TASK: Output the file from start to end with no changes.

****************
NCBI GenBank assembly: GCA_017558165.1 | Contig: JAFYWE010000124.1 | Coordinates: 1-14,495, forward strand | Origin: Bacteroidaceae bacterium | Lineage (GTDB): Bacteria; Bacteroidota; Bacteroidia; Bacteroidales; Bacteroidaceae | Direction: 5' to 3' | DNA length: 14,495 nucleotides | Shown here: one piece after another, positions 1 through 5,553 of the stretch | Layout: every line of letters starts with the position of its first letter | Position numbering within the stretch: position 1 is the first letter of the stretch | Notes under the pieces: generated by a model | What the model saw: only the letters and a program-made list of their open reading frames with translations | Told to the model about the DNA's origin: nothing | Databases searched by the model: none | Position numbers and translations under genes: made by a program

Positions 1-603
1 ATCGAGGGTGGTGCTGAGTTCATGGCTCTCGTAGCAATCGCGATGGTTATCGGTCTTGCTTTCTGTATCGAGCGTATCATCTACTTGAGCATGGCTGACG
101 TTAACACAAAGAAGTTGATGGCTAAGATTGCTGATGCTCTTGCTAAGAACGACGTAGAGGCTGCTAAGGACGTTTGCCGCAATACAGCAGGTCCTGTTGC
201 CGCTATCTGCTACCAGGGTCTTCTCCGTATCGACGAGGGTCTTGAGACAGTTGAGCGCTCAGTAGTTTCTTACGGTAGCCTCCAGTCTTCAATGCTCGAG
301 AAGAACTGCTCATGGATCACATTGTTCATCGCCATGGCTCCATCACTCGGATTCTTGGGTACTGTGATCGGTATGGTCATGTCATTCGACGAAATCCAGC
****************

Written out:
NCBI GenBank assembly: GCA_017558165.1 | Contig: JAFYWE010000124.1 | Coordinates: 1-14,495, forward strand | Origin: Bacteroidaceae bacterium | Lineage (GTDB): Bacteria; Bacteroidota; Bacteroidia; Bacteroidales; Bacteroidaceae | Direction: 5' to 3' | DNA length: 14,495 nucleotides | Shown here: one piece after another, positions 1 through 5,553 of the stretch | Layout: every line of letters starts with the position of its first letter | Position numbering within the stretch: position 1 is the first letter of the stretch | Notes under the pieces: generated by a model | What the model saw: only the letters and a program-made list of their open reading frames with translations | Told to the model about the DNA's origin: nothing | Databases searched by the model: none | Position numbers and translations under genes: made by a program

Positions 1-603
1 ATCGAGGGTGGTGCTGAGTTCATGGCTCTCGTAGCAATCGCGATGGTTATCGGTCTTGCTTTCTGTATCGAGCGTATCATCTACTTGAGCATGGCTGACG
101 TTAACACAAAGAAGTTGATGGCTAAGATTGCTGATGCTCTTGCTAAGAACGACGTAGAGGCTGCTAAGGACGTTTGCCGCAATACAGCAGGTCCTGTTGC
201 CGCTATCTGCTACCAGGGTCTTCTCCGTATCGACGAGGGTCTTGAGACAGTTGAGCGCTCAGTAGTTTCTTACGGTAGCCTCCAGTCTTCAATGCTCGAG
301 AAGAACTGCTCATGGATCACATTGTTCATCGCCATGGCTCCATCACTCGGATTCTTGGGTACTGTGATCGGTATGGTCATGTCATTCGACGAAATCCAGC